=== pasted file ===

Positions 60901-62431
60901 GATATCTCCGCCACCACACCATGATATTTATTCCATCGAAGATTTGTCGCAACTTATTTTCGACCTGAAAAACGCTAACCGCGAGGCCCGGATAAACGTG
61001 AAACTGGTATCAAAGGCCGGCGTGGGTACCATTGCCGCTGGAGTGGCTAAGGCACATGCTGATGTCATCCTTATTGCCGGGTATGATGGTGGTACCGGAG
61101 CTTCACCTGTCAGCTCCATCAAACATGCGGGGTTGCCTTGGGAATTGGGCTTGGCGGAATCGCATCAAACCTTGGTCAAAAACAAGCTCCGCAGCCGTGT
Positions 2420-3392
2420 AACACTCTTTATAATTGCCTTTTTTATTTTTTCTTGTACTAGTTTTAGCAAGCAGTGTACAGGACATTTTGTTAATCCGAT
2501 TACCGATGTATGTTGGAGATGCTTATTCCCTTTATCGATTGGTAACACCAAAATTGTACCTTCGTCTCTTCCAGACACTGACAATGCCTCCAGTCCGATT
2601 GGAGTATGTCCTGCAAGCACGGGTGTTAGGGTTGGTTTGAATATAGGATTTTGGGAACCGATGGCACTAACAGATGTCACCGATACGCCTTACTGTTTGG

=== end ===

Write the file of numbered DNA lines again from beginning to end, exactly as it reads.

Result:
Positions 60901-62431
60901 GATATCTCCGCCACCACACCATGATATTTATTCCATCGAAGATTTGTCGCAACTTATTTTCGACCTGAAAAACGCTAACCGCGAGGCCCGGATAAACGTG
61001 AAACTGGTATCAAAGGCCGGCGTGGGTACCATTGCCGCTGGAGTGGCTAAGGCACATGCTGATGTCATCCTTATTGCCGGGTATGATGGTGGTACCGGAG
61101 CTTCACCTGTCAGCTCCATCAAACATGCGGGGTTGCCTTGGGAATTGGGCTTGGCGGAATCGCATCAAACCTTGGTCAAAAACAAGCTCCGCAGCCGTGT
Positions 2420-3392
2420 AACACTCTTTATAATTGCCTTTTTTATTTTTTCTTGTACTAGTTTTAGCAAGCAGTGTACAGGACATTTTGTTAATCCGAT
2501 TACCGATGTATGTTGGAGATGCTTATTCCCTTTATCGATTGGTAACACCAAAATTGTACCTTCGTCTCTTCCAGACACTGACAATGCCTCCAGTCCGATT
2601 GGAGTATGTCCTGCAAGCACGGGTGTTAGGGTTGGTTTGAATATAGGATTTTGGGAACCGATGGCACTAACAGATGTCACCGATACGCCTTACTGTTTGG